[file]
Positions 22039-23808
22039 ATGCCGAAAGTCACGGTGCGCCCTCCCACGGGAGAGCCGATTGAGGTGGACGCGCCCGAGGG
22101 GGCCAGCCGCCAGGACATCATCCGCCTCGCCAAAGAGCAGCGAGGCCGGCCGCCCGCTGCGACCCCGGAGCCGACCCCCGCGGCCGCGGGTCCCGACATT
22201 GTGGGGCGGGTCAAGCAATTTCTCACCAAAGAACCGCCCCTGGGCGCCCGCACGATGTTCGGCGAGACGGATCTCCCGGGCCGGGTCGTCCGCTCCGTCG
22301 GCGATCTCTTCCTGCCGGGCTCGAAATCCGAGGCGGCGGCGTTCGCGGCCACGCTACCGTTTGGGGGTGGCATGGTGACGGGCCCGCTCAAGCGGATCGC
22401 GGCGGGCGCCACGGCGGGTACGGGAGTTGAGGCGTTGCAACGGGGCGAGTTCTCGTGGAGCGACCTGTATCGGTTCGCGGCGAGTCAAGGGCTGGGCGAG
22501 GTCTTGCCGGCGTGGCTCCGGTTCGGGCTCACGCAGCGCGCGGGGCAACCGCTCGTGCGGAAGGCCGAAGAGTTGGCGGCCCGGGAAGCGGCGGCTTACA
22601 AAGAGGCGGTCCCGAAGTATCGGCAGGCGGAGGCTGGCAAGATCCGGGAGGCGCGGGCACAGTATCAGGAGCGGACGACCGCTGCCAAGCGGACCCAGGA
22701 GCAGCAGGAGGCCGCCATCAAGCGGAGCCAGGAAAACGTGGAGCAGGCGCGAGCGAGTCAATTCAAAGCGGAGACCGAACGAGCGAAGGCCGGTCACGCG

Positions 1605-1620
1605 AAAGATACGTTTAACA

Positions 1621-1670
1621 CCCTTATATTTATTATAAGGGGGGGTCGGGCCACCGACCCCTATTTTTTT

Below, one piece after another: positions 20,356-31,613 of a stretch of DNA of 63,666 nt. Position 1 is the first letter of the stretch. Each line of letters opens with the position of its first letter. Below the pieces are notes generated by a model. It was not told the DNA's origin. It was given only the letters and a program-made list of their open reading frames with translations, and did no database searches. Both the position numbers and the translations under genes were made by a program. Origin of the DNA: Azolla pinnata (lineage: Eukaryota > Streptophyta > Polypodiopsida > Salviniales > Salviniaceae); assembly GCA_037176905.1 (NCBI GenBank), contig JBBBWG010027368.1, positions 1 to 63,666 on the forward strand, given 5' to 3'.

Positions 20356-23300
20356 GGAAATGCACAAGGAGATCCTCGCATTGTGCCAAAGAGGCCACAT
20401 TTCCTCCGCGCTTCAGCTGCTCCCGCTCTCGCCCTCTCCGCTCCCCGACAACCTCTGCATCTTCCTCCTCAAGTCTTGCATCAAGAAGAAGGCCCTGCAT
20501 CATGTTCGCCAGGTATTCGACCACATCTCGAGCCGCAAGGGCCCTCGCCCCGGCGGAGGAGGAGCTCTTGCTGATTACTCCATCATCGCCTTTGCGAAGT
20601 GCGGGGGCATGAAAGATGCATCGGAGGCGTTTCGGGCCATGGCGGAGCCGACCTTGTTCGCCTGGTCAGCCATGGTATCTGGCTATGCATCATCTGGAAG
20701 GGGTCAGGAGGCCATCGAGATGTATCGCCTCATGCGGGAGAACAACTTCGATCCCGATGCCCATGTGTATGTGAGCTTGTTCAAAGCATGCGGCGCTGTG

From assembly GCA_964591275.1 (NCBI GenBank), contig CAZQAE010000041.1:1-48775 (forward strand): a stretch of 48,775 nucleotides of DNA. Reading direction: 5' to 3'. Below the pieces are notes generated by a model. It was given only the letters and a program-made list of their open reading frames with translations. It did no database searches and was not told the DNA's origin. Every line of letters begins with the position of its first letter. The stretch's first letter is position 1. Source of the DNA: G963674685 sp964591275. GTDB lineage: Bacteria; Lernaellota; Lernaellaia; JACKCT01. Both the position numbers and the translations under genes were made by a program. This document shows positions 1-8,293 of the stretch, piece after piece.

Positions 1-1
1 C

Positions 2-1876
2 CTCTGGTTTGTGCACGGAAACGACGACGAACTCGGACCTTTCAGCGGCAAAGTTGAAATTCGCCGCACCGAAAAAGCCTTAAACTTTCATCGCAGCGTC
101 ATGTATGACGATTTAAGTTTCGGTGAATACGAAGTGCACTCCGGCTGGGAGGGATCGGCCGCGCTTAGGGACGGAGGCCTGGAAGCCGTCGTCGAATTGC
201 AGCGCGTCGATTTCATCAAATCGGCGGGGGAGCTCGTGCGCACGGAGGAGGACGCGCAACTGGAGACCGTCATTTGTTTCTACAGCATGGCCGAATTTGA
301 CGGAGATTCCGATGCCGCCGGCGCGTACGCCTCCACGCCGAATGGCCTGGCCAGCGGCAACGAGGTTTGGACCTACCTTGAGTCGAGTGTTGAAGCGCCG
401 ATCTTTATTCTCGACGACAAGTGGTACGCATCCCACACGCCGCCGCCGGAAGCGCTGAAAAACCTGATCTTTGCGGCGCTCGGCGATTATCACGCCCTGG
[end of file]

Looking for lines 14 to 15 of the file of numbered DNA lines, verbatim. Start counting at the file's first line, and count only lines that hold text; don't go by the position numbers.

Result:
Below, one piece after another: positions 20,356-31,613 of a stretch of DNA of 63,666 nt. Position 1 is the first letter of the stretch. Each line of letters opens with the position of its first letter. Below the pieces are notes generated by a model. It was not told the DNA's origin. It was given only the letters and a program-made list of their open reading frames with translations, and did no database searches. Both the position numbers and the translations under genes were made by a program. Origin of the DNA: Azolla pinnata (lineage: Eukaryota > Streptophyta > Polypodiopsida > Salviniales > Salviniaceae); assembly GCA_037176905.1 (NCBI GenBank), contig JBBBWG010027368.1, positions 1 to 63,666 on the forward strand, given 5' to 3'.

Positions 20356-23300